Allegheny Power executives, from left, Jim Myers, Rodney L. Dickens, Mike Doran and Mark Myers appear today before the Pennsylvania House Policy Committee to explain the company's response to a disastrous snowstorm last month.
By Scott Beveridge
SPEERS, Pa. – The older guys - those from fire departments and the Pennsylvania Emergency Management Agency - sat front and center today to explain to state officials why some people claim they let local residents down last month in their response to a disastrous snowstorm.
The younger, better dressed executives sat in the back rows at the Pennsylvania House Policy Committee hearing into the storm response with their cell phones in hand, tuned into the live news feeds some journalists were filing from the room.
"We're following you on Twitter," one of those technology-minded guys told me after I had just updated the Observer-Reporter newspaper web site with a fresh report on the testimony.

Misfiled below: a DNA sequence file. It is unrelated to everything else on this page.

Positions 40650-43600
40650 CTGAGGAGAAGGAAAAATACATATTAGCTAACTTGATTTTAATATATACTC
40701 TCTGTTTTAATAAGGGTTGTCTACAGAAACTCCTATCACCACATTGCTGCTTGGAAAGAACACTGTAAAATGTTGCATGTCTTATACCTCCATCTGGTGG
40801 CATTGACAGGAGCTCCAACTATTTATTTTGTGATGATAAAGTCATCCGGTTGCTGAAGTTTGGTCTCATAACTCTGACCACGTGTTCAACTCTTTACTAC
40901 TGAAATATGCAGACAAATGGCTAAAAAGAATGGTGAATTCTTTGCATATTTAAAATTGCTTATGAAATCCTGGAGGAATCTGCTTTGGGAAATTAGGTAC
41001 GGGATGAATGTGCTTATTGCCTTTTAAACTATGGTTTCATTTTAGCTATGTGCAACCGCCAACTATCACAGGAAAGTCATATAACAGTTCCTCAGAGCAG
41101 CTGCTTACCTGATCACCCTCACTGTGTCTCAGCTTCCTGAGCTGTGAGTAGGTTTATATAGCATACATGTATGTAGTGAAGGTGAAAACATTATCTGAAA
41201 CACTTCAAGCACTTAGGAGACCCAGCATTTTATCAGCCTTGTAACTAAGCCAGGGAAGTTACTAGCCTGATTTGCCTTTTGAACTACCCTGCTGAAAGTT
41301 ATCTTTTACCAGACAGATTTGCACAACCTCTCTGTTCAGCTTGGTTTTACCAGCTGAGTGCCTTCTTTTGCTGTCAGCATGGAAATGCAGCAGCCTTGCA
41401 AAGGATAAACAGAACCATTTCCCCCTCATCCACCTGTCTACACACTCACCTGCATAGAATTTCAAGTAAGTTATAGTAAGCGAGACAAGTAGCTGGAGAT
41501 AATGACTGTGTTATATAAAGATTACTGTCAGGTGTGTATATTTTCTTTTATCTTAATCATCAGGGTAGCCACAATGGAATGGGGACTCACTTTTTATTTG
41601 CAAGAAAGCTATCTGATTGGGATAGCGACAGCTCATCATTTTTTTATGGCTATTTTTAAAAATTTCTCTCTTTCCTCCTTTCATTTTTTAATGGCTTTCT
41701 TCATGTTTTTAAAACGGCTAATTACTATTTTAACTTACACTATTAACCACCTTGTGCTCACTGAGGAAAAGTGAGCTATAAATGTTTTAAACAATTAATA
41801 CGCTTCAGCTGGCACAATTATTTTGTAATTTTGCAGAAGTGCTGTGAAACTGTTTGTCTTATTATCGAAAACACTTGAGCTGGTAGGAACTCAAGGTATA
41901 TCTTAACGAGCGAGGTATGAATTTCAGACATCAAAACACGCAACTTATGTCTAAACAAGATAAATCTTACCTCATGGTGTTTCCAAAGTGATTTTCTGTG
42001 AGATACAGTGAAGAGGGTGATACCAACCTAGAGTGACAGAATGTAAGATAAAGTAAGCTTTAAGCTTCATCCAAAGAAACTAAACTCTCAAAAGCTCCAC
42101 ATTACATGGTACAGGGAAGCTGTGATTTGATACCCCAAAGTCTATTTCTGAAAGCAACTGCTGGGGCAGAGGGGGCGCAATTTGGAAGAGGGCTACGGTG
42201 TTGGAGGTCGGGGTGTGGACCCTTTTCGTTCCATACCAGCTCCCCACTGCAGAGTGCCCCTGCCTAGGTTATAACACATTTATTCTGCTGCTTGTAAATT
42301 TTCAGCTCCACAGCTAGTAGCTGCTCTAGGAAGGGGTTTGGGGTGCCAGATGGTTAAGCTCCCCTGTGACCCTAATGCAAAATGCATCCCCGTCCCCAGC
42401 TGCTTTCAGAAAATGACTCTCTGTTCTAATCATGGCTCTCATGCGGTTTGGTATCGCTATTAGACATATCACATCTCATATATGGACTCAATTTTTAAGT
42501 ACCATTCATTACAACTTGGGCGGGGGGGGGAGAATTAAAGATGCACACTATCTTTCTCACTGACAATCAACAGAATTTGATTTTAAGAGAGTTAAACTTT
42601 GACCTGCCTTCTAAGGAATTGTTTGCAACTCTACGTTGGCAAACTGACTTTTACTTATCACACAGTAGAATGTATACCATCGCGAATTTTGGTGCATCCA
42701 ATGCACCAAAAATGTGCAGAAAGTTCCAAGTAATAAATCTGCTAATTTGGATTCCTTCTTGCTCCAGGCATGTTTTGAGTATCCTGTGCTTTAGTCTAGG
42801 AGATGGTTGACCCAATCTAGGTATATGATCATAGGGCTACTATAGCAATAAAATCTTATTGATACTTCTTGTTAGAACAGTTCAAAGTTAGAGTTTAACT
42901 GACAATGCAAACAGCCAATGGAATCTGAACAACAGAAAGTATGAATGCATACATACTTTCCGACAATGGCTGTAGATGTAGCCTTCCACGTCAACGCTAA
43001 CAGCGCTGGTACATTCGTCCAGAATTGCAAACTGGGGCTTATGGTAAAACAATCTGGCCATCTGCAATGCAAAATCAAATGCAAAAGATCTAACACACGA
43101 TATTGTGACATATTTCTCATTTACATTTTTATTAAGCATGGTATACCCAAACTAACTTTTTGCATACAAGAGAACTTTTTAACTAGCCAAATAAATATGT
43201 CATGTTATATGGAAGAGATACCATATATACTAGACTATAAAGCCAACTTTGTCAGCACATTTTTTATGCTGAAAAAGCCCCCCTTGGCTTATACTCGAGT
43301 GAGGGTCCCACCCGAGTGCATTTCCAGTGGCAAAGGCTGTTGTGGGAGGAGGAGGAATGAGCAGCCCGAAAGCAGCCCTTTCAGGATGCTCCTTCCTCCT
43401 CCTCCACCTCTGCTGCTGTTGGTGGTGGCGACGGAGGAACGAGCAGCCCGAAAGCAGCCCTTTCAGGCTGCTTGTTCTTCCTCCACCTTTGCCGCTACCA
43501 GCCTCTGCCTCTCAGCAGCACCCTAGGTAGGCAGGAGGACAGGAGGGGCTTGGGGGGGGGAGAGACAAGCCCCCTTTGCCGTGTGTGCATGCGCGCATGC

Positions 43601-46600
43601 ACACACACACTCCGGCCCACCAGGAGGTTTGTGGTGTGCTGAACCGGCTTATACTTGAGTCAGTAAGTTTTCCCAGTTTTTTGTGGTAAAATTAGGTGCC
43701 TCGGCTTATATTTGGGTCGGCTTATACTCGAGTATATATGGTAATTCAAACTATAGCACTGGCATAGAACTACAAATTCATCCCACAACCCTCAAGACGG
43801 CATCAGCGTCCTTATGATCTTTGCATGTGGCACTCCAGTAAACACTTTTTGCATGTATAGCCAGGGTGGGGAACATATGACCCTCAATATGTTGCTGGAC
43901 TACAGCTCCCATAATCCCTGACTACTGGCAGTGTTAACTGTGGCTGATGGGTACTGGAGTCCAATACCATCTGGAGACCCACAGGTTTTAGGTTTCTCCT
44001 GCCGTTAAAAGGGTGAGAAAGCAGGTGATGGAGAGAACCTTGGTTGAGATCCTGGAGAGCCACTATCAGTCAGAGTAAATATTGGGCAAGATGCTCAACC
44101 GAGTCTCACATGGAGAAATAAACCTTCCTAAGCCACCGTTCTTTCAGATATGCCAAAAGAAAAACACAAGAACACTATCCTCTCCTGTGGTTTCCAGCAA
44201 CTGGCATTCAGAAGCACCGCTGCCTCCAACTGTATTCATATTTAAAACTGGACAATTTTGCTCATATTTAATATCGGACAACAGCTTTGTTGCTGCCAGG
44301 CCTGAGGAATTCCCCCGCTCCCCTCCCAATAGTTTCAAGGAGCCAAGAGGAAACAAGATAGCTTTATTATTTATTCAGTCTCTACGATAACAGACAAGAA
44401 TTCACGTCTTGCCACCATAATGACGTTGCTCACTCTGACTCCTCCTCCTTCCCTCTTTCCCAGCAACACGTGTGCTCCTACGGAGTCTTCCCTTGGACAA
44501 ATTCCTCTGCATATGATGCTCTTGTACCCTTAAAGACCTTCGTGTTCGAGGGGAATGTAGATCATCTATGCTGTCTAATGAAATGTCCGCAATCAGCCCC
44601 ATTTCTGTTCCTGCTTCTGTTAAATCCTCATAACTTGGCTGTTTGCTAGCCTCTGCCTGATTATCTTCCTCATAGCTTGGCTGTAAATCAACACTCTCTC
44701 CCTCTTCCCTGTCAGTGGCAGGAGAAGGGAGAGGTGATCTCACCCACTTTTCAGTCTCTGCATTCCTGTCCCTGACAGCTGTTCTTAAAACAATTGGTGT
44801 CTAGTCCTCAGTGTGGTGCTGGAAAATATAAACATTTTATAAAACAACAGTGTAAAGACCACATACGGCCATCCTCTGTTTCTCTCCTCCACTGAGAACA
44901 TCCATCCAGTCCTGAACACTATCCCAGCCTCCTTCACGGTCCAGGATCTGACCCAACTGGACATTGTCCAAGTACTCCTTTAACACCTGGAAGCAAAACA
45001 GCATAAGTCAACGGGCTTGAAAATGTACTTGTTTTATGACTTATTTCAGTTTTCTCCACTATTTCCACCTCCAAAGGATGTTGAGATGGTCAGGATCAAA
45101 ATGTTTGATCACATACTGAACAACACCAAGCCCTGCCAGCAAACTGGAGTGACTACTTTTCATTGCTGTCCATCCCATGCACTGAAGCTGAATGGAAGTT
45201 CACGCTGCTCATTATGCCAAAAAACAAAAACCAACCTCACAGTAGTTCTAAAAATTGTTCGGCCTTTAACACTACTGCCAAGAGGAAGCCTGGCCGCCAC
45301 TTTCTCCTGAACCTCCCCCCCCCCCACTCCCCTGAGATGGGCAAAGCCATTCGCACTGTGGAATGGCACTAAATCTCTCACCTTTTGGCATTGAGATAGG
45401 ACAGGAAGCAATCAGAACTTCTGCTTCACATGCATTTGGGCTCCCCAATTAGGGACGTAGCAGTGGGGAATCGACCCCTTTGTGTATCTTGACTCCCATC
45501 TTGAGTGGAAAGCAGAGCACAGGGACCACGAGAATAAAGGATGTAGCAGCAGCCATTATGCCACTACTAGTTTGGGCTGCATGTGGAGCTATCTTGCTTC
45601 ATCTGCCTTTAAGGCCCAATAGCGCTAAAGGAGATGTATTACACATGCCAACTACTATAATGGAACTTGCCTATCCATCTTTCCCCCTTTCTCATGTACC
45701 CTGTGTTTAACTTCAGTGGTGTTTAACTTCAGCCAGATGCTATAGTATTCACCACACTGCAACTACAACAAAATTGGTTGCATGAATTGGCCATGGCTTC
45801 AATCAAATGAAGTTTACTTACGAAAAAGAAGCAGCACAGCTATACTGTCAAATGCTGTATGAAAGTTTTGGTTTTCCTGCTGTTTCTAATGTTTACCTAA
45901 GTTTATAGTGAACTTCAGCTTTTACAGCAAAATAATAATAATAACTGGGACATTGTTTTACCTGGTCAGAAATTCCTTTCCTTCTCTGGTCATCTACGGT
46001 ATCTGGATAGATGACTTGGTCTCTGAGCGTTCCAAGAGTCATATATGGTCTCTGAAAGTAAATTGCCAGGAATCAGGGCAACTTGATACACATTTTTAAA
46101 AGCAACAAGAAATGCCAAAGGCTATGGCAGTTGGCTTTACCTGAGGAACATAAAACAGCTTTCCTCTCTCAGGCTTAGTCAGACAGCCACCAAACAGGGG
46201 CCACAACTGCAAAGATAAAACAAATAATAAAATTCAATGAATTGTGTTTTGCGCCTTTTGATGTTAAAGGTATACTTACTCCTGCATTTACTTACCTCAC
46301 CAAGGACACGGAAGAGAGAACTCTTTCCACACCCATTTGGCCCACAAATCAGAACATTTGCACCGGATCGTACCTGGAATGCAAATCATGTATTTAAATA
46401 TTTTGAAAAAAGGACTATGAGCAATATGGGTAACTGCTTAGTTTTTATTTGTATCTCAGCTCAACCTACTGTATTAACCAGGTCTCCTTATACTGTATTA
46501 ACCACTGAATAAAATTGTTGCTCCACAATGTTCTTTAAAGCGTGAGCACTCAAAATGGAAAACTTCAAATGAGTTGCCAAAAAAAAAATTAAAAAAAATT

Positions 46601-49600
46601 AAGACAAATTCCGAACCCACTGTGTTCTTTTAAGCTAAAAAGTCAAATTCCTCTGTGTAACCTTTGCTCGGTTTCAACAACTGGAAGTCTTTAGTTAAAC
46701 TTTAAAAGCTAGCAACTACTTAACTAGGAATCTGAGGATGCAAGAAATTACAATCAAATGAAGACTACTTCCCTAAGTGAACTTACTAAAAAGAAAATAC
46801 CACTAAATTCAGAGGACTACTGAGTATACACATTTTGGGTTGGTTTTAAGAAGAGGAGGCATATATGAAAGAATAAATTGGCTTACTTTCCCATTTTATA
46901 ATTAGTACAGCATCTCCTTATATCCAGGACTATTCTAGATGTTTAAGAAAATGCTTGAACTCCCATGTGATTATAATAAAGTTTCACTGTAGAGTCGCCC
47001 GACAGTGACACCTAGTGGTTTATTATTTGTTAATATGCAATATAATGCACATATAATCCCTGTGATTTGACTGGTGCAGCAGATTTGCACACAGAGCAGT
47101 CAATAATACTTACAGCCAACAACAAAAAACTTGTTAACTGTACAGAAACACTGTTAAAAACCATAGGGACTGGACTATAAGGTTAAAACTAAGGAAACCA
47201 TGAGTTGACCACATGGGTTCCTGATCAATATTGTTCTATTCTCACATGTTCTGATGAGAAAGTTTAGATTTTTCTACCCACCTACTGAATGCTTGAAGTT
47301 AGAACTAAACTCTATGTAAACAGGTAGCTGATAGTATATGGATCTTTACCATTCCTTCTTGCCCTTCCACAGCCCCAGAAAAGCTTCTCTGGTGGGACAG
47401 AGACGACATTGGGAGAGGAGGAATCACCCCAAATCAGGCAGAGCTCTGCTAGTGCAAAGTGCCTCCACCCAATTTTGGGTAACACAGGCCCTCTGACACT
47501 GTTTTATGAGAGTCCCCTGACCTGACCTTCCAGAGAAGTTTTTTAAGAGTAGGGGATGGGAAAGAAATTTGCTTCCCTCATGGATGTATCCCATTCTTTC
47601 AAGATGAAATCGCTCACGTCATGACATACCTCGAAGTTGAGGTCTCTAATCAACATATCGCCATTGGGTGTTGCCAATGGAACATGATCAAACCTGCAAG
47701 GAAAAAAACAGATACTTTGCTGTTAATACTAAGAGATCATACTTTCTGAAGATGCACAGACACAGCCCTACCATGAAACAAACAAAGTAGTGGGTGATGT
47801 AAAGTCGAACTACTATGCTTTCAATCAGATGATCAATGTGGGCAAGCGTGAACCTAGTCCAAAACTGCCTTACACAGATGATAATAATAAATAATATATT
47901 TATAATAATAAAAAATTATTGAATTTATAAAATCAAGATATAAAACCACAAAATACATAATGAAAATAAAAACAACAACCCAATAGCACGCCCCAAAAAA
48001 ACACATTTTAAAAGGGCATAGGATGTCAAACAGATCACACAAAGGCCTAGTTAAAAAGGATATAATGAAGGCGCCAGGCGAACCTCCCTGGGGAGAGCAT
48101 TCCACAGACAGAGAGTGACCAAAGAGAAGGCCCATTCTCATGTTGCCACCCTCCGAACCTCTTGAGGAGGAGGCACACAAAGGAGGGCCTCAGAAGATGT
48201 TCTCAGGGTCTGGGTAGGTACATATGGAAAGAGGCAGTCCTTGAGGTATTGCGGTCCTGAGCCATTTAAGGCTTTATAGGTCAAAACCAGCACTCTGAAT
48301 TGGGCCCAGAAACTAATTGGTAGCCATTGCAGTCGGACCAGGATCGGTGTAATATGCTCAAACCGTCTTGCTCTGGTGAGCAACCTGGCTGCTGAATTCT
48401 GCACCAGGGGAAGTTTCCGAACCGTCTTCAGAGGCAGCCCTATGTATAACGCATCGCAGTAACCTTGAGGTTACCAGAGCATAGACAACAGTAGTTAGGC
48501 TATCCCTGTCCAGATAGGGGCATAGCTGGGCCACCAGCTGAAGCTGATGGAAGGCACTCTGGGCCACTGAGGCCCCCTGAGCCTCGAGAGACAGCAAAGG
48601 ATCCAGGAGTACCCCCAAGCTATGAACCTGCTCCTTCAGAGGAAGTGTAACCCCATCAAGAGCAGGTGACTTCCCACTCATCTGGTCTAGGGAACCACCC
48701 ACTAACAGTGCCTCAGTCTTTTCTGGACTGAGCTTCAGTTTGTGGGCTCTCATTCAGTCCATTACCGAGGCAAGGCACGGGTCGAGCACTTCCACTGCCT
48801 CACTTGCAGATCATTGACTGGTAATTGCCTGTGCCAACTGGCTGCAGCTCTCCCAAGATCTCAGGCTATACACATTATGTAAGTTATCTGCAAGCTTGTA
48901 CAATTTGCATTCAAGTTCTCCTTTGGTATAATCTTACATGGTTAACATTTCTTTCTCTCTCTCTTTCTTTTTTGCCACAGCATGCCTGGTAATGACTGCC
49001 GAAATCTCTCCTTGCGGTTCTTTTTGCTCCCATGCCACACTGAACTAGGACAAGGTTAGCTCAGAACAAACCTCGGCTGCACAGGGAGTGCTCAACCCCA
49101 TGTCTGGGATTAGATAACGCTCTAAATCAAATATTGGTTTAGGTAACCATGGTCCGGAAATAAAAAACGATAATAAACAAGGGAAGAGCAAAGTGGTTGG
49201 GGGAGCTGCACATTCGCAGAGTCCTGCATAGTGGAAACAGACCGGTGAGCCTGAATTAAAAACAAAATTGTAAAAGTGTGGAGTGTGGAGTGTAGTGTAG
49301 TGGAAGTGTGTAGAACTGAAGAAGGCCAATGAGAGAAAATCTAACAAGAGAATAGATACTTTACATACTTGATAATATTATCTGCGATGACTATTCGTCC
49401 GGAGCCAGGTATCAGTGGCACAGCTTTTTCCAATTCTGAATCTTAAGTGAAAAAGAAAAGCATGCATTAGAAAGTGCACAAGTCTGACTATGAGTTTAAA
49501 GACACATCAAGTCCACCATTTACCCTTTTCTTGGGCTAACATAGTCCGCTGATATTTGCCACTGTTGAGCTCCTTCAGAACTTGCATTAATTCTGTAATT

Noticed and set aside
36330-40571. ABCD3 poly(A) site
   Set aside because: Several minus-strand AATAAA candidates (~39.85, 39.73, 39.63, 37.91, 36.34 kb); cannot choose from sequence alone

His statement seemed to cement the problems news agencies face in adapting to social media with some staff members who resist the rapidly-changing ways in which breaking news is being delivered. So many reporters are still holding pens to notebooks and then taking even longer time to get their stories to print when that method of telling stories has been quickly losing an audience.
Yet, the comment from the audience member about our Twitter feed spoke to an even broader issue relating to a new "generation gap" facing society.
A generation ago, the big understanding gap existed between young adults who opposed the Vietnam War and their parents who then seemed to be living on another planet.
These days, we are separated in a big way between those who get the Internet and those who still pick up the telephone book to call the local florist. This distance knows no age group.
My 80-year-old mother has better Web skills than do many of my colleagues in the local media. An older friend who lives nearby uses Skype with ease to Web chat with her young granddaughter a continent away in San Francisco.
Those who don't get it often say Twitterers, Skypers and Facebookers have way too much time on their hands. In many instances they are right when they point to employees who eat up the payroll via their unchecked addictions to blogs and such.
The criticism from the uninformed, however, also speaks to its hesitation to climb out of the modern dinosaur age.
If only those who are being left behind knew how much time, trouble and money can be saved through effective use of the technology at hand these days.